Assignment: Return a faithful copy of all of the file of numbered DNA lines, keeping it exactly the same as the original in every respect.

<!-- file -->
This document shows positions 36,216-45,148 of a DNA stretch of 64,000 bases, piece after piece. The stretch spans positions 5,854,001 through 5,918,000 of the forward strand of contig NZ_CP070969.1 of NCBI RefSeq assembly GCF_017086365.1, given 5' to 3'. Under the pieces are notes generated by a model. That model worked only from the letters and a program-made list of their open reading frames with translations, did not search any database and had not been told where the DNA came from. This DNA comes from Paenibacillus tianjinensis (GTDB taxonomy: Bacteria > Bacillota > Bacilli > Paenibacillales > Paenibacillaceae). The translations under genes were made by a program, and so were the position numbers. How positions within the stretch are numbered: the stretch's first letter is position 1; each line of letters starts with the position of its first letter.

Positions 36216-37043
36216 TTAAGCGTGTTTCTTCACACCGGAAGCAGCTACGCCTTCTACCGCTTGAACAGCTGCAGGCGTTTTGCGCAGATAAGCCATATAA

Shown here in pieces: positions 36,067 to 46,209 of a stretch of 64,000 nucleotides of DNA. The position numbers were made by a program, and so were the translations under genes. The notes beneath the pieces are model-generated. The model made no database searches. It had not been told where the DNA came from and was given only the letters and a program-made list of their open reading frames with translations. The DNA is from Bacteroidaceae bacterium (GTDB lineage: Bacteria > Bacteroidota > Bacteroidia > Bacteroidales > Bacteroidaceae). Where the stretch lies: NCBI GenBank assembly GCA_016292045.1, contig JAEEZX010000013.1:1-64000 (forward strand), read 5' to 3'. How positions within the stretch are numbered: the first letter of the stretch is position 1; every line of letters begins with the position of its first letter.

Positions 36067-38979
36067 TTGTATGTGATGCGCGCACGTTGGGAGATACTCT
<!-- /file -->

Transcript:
This document shows positions 36,216-45,148 of a DNA stretch of 64,000 bases, piece after piece. The stretch spans positions 5,854,001 through 5,918,000 of the forward strand of contig NZ_CP070969.1 of NCBI RefSeq assembly GCF_017086365.1, given 5' to 3'. Under the pieces are notes generated by a model. That model worked only from the letters and a program-made list of their open reading frames with translations, did not search any database and had not been told where the DNA came from. This DNA comes from Paenibacillus tianjinensis (GTDB taxonomy: Bacteria > Bacillota > Bacilli > Paenibacillales > Paenibacillaceae). The translations under genes were made by a program, and so were the position numbers. How positions within the stretch are numbered: the stretch's first letter is position 1; each line of letters starts with the position of its first letter.

Positions 36216-37043
36216 TTAAGCGTGTTTCTTCACACCGGAAGCAGCTACGCCTTCTACCGCTTGAACAGCTGCAGGCGTTTTGCGCAGATAAGCCATATAA

Shown here in pieces: positions 36,067 to 46,209 of a stretch of 64,000 nucleotides of DNA. The position numbers were made by a program, and so were the translations under genes. The notes beneath the pieces are model-generated. The model made no database searches. It had not been told where the DNA came from and was given only the letters and a program-made list of their open reading frames with translations. The DNA is from Bacteroidaceae bacterium (GTDB lineage: Bacteria > Bacteroidota > Bacteroidia > Bacteroidales > Bacteroidaceae). Where the stretch lies: NCBI GenBank assembly GCA_016292045.1, contig JAEEZX010000013.1:1-64000 (forward strand), read 5' to 3'. How positions within the stretch are numbered: the first letter of the stretch is position 1; every line of letters begins with the position of its first letter.

Positions 36067-38979
36067 TTGTATGTGATGCGCGCACGTTGGGAGATACTCT